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I have an arcpy script creating thousands of points in a feature layer, based on a river network. At creation time, I'd like to use the value from a (large) elevation raster corresponding to the new point's location.

It needs to be at creation time, because I want to subtract the value from the previous value, and that information will be difficult to get afterwards.

I've tried using sa.ExtractValueToPoints, but it's very slow and it's a lot of extra overhead to create a point feature with my x,y data, run the function, and then extract the value from the newly created feature. There are a few tens of thousands of points...

Is there some way of getting directly at the raster data (while retaining the spatial information) that I don't know about?

Edit: I managed to work around it as explained below in my comments. I'll explore the NumPy option, as I think this is something I might run into again.

  • What version of ArcGIS are you using? Do you have a 3D Analyst or Spatial Analyst License? If you have access to 3D analyst you should have a look at the Add Z Information tool... – dru87 Feb 24 '16 at 14:54
  • Also, have you looked at this post? I don't think yours is a proper duplicate but it might still help you. gis.stackexchange.com/questions/28298/… – dru87 Feb 24 '16 at 15:01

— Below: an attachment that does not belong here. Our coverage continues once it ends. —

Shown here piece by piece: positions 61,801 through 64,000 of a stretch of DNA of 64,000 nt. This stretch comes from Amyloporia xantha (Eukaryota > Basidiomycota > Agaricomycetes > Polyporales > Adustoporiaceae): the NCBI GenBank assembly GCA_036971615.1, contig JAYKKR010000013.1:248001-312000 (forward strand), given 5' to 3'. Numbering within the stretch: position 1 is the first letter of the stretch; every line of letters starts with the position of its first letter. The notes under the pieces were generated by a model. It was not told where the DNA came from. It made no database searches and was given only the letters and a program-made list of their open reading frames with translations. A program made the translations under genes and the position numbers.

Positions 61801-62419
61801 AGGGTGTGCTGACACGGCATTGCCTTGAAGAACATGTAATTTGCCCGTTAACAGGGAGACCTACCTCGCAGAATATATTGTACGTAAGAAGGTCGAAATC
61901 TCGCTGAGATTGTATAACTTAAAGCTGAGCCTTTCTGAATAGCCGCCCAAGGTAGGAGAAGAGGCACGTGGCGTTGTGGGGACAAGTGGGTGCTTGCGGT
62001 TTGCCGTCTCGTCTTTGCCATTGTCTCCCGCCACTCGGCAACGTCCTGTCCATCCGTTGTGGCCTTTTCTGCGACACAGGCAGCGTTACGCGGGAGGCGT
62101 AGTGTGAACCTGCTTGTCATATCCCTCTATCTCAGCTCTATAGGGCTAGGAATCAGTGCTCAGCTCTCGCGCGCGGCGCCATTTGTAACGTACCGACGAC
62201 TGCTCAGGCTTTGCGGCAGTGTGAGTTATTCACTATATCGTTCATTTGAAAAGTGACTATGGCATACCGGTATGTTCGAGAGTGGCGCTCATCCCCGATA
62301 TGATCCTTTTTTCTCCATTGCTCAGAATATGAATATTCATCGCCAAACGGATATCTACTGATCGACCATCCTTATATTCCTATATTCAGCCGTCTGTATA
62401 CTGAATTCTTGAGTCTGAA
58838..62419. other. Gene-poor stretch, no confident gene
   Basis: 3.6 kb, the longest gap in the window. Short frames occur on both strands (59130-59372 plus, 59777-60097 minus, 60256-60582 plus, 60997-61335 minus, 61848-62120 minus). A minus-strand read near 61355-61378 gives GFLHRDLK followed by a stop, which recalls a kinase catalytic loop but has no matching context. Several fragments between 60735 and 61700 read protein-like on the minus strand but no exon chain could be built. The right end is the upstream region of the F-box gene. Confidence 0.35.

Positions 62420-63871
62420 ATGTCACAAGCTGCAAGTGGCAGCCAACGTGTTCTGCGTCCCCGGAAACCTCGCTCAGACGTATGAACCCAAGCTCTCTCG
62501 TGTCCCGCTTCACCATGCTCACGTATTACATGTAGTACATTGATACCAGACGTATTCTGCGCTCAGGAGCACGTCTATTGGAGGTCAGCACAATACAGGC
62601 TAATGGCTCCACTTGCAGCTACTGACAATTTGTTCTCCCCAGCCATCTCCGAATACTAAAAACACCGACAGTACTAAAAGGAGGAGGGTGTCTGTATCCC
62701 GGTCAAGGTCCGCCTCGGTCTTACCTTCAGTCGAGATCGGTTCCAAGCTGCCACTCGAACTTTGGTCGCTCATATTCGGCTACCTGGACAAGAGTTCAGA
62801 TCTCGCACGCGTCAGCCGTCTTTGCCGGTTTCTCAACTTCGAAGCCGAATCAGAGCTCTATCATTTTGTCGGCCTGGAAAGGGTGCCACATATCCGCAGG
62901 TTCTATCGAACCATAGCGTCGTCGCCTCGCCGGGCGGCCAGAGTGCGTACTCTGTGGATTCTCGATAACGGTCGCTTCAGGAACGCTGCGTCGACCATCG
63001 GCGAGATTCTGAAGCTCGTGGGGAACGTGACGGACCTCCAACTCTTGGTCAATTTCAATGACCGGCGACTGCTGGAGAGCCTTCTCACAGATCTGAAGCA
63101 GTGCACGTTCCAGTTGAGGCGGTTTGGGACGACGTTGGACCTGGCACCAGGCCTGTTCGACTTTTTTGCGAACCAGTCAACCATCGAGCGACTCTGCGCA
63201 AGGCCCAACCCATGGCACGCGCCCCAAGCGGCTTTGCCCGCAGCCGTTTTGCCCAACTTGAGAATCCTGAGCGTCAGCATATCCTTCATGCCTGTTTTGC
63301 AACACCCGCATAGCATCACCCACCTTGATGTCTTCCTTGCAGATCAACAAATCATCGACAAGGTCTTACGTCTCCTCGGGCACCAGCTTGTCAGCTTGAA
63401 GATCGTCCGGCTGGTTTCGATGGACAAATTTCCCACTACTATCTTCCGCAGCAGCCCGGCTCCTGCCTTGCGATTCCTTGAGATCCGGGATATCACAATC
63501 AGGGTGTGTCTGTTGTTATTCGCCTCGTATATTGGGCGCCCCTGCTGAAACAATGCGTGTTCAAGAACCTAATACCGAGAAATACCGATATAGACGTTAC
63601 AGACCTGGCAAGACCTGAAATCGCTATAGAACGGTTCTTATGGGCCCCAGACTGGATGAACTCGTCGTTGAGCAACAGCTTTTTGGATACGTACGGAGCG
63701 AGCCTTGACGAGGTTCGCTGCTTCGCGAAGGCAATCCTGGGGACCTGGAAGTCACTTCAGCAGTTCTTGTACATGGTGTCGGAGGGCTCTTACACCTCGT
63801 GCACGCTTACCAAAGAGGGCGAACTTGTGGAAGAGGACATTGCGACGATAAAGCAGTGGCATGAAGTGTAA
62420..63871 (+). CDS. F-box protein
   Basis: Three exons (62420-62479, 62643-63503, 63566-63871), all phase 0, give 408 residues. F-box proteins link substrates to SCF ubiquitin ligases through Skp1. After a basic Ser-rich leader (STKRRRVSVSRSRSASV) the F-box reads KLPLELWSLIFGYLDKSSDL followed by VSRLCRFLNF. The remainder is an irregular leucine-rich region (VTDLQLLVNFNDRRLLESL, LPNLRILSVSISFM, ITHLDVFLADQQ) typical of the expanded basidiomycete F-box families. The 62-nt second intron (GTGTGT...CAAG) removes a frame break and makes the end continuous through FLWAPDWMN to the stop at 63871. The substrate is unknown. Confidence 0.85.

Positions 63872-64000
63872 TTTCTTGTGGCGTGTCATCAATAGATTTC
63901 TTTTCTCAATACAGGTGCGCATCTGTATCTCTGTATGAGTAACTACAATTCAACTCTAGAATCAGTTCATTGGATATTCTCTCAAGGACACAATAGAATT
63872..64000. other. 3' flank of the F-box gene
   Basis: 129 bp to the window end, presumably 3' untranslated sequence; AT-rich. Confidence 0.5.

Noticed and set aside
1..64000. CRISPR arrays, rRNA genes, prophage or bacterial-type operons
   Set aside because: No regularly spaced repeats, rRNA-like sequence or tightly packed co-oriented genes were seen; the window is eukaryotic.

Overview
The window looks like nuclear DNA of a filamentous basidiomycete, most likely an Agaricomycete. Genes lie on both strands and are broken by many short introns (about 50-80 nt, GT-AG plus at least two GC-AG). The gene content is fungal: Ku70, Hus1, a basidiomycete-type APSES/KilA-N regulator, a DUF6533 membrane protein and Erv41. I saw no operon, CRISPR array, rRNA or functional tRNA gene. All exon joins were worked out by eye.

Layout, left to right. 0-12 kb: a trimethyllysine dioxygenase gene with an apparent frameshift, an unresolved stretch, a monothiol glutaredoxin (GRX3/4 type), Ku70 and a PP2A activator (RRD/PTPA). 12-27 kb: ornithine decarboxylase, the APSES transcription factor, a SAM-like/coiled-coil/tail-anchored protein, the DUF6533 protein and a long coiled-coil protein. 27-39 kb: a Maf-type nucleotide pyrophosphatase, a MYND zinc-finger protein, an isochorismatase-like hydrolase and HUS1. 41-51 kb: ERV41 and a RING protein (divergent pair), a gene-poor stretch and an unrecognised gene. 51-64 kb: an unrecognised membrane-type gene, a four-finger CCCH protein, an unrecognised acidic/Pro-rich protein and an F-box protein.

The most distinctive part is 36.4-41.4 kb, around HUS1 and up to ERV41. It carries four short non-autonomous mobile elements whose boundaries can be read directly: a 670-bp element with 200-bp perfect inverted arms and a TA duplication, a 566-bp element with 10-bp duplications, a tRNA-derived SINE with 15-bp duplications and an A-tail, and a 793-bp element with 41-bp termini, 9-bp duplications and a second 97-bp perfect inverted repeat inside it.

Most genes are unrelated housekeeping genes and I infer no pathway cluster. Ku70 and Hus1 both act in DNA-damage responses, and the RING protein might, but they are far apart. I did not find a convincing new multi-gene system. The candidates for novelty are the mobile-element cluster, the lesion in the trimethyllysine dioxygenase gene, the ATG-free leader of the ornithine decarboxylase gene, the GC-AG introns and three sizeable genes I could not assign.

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    You could use NumPy to access the raster (arcpy.RasterToNumPyArray), you'd just have to calculate the appropriate row and column based on the coordinates you are interested in. – Evil Genius Feb 24 '16 at 15:25
  • Thanks for the comments. I've decided to try just using sa.ExtractValuesToPoiints on all of the points, and use some programming to figure out their relation to each other afterwards. For more clarification, I'm trying to calculate the vertical drop between points on rivers. – carderne Feb 24 '16 at 15:29
  • If I don't get that to work, I'll look into these recommendations. I do have 3D Analyst and Spatial Analyst, so that could definitely be a possibility. – carderne Feb 24 '16 at 15:30
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Your comment "trying to calculate the vertical drop between points on rivers" made me think a bit more about the problem. Since you probably have two or more raster datasets with elevation data (before and after), why don't you use the raster calculator to calculate the difference between your elevation rasters? This would equal the drop in each raster cell.

Then you'd only have to run the Extract Value to Point tool once. You could even clip your raster to the buffered river network beforehand in order to reduce processing time.

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    Just to follow up. It's only one raster, I'm merely calculating the elevation difference between two points on the same raster. But I managed to make it work by doing Extract Value to Point on all the points and doing the difference calculation afterwards. – carderne Feb 25 '16 at 8:40

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